We have been working on precisely controlled synthesis of the UiO-66 and other MOFs with the aim to optimize their properties and extend their application potentials. We were the first to report a hydrofluoric acid (HF) modulated synthesis of the UiO-66 crystals from reactants ZrCl4 and H2BDC [47]. In the study, the amount of HF was varied from 1 eq. to 3 eq., where “eq.” refers to the molar ratio of HF to ZrCl4 in a synthesis batch. A control sample was also synthesized without the addition of HF but under otherwise identical conditions. Figure 9 shows the SEM images of the UiO-66 crystals synthesized. As seen, the addition of the HF facilitates growth of the UiO-66 crystals with the mean size of the crystals increasing from ~150 nm to 7 μm with increased HF addition. By controlling the concentration of the reactants, the morphology of crystals changed from truncated cube to cuboctahedron.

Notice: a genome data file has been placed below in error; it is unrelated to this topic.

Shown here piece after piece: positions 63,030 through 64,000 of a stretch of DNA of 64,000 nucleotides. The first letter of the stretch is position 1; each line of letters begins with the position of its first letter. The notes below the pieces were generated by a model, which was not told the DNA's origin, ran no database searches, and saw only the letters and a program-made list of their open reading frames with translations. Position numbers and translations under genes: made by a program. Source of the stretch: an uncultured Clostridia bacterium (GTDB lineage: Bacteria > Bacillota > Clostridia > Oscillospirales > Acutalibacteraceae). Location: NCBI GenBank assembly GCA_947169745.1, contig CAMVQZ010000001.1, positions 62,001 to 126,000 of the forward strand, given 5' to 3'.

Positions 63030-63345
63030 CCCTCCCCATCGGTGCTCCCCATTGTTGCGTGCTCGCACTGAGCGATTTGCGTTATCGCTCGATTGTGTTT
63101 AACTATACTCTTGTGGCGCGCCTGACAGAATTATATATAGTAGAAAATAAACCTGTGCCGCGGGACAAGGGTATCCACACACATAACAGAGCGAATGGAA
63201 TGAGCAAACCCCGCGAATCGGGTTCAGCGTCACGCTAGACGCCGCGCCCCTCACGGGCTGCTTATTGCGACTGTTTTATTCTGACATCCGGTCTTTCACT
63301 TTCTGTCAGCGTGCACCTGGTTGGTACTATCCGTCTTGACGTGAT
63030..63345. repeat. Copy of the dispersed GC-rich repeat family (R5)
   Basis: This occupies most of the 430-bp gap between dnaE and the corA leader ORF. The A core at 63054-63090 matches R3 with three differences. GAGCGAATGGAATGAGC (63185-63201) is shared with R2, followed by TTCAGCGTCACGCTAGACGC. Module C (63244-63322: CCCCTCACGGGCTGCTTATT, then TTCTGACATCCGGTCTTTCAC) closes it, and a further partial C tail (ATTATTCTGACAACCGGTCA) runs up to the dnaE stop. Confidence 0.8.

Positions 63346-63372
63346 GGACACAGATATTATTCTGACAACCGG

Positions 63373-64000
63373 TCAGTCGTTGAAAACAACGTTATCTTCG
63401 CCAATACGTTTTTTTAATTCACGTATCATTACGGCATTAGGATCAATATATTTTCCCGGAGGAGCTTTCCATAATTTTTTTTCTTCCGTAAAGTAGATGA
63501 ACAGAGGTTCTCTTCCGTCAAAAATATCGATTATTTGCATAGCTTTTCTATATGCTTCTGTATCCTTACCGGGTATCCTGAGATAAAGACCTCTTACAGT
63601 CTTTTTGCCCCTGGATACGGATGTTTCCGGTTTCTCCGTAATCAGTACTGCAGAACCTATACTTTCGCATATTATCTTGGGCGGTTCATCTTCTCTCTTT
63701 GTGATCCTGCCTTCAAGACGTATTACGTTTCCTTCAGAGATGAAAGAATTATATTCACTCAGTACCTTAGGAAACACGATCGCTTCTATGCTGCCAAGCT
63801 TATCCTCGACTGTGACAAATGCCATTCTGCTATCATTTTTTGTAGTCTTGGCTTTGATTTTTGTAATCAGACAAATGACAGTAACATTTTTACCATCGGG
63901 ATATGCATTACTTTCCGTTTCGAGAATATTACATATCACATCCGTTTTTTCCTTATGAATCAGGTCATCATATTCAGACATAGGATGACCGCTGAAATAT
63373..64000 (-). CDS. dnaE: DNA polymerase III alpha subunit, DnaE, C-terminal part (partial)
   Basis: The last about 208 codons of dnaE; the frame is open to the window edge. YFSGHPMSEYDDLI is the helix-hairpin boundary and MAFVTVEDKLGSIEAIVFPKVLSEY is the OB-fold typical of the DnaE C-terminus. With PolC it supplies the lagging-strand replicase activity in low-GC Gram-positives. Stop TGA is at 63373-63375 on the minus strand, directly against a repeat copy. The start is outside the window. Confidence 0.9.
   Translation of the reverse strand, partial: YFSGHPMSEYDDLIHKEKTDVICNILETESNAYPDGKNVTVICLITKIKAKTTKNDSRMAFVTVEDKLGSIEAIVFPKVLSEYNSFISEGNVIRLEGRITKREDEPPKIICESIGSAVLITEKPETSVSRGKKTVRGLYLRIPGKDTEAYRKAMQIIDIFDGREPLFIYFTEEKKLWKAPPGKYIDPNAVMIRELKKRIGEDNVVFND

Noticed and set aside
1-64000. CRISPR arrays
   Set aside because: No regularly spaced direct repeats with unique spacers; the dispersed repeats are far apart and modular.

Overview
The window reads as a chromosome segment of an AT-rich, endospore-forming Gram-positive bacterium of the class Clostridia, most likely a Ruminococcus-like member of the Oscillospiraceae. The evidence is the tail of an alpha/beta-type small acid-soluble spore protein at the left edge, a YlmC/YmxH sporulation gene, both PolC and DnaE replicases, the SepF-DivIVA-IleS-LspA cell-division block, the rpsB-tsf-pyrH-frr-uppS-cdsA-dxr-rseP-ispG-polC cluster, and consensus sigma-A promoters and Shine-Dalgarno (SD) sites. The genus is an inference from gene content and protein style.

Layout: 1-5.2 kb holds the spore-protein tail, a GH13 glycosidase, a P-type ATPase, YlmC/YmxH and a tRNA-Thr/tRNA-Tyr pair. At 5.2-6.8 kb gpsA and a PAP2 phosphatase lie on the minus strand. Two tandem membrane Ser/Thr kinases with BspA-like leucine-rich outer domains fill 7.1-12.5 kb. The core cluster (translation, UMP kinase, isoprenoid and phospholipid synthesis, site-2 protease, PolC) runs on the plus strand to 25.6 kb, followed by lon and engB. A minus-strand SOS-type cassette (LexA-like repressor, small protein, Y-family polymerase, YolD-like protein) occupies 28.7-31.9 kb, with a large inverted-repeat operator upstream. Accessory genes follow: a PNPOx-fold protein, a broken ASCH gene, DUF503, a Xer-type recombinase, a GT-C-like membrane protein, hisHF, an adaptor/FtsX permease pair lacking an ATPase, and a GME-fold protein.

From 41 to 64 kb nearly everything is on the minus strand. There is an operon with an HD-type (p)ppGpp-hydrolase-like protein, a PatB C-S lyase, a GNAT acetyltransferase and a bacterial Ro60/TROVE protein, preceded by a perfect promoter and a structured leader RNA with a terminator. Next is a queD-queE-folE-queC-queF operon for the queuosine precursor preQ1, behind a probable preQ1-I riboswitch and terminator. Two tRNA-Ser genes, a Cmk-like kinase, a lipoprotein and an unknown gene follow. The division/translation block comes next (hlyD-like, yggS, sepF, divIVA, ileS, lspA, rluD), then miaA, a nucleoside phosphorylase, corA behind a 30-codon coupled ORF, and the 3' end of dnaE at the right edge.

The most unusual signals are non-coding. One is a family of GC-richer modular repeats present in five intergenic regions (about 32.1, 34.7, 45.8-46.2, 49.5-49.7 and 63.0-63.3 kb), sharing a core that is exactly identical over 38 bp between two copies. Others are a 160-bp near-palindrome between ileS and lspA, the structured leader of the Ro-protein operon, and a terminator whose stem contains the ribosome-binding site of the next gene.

Figure 9.

SEM images of the UiO-66 crystals synthesized with different amounts of HF additive and changing concentrations of the reactants. At CZr = BDC = 13.6 mM, (a) HF = 1 eq., (b) HF = 2 eq., and (c) HF = 3 eq. At CZr = BDC = 18.2 mM, (d) HF = 1 eq., (e) HF = 2 eq., and (f) HF = 3 eq. At CZr = BDC = 27.2 mM, (g) HF = 1 eq., (h) HF = 2 eq., and (i) HF = 3 eq. [47].

To understand the impact of the HF additive, elemental mapping and 19F NMR analysis of the resulted UiO-66 crystals were conducted.

Figure 10 shows the EDS mapping of the synthesized UiO-66 crystals. As seen, without the addition of HF, a small amount of Cl was detected in the crystals even after heat treatment up to 300°C. This somewhat unexpected observation of the Cl is believed to be resulted from structure defects in the synthesized UiO-66 crystals. It is known that the UiO-66 crystal structure contains defects in the form of missing linkers, which would result in an unsaturated framework. To compensate for this charge imbalance of the framework, negatively charged Cl ions (from the ZrCl4 reactant) are “needed” to coordinate with the defective sites.